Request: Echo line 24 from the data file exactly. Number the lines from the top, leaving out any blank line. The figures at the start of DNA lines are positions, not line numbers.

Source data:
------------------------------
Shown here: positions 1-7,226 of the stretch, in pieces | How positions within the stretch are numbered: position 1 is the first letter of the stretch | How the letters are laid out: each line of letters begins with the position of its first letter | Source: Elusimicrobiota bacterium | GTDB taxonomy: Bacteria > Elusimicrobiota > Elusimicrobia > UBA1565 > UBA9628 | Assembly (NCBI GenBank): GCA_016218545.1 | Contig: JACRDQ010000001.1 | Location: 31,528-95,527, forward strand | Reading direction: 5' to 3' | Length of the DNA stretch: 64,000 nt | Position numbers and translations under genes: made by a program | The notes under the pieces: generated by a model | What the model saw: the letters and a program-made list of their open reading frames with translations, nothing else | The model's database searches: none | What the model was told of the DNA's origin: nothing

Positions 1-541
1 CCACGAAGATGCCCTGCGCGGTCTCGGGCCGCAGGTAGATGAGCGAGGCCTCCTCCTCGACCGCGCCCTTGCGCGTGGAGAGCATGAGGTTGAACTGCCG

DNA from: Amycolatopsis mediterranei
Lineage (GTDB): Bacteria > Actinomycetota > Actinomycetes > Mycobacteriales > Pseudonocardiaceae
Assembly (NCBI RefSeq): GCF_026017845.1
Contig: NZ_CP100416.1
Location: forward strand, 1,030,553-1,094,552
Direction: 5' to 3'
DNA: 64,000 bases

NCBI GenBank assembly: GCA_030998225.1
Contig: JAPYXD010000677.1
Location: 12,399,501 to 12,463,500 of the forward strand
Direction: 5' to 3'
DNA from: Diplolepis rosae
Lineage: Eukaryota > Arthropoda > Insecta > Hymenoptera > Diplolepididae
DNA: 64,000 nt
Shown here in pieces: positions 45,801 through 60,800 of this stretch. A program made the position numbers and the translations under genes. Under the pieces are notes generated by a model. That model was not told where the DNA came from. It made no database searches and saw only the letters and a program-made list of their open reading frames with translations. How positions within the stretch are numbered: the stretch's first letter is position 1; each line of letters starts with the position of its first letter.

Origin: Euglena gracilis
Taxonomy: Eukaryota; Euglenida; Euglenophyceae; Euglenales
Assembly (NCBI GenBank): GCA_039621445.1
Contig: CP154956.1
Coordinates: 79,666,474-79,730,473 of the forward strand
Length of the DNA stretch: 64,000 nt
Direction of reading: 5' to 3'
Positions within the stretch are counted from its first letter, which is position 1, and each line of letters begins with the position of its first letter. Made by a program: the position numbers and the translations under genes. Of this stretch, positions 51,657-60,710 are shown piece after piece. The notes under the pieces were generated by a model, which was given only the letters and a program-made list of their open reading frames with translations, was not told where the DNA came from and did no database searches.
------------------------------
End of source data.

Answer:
Length of the DNA stretch: 64,000 nt